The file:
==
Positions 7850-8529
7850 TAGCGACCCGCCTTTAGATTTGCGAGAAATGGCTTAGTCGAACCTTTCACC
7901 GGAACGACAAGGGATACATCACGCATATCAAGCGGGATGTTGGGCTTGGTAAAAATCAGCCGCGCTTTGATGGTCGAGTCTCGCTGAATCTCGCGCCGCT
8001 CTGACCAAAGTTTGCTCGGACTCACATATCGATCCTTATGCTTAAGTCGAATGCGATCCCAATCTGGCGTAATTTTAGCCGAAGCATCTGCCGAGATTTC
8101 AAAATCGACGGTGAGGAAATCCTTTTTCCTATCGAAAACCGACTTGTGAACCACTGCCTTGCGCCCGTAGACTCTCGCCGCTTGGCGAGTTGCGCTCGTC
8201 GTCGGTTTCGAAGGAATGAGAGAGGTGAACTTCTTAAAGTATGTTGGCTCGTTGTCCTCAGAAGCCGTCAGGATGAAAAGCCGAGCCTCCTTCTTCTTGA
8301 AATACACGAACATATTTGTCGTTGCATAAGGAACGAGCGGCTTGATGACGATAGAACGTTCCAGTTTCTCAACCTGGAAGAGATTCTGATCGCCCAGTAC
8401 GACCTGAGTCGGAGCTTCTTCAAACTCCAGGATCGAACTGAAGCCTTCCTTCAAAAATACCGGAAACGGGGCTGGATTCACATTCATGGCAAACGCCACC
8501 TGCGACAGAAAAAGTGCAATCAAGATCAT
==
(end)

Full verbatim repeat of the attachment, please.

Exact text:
Positions 7850-8529
7850 TAGCGACCCGCCTTTAGATTTGCGAGAAATGGCTTAGTCGAACCTTTCACC
7901 GGAACGACAAGGGATACATCACGCATATCAAGCGGGATGTTGGGCTTGGTAAAAATCAGCCGCGCTTTGATGGTCGAGTCTCGCTGAATCTCGCGCCGCT
8001 CTGACCAAAGTTTGCTCGGACTCACATATCGATCCTTATGCTTAAGTCGAATGCGATCCCAATCTGGCGTAATTTTAGCCGAAGCATCTGCCGAGATTTC
8101 AAAATCGACGGTGAGGAAATCCTTTTTCCTATCGAAAACCGACTTGTGAACCACTGCCTTGCGCCCGTAGACTCTCGCCGCTTGGCGAGTTGCGCTCGTC
8201 GTCGGTTTCGAAGGAATGAGAGAGGTGAACTTCTTAAAGTATGTTGGCTCGTTGTCCTCAGAAGCCGTCAGGATGAAAAGCCGAGCCTCCTTCTTCTTGA
8301 AATACACGAACATATTTGTCGTTGCATAAGGAACGAGCGGCTTGATGACGATAGAACGTTCCAGTTTCTCAACCTGGAAGAGATTCTGATCGCCCAGTAC
8401 GACCTGAGTCGGAGCTTCTTCAAACTCCAGGATCGAACTGAAGCCTTCCTTCAAAAATACCGGAAACGGGGCTGGATTCACATTCATGGCAAACGCCACC
8501 TGCGACAGAAAAAGTGCAATCAAGATCAT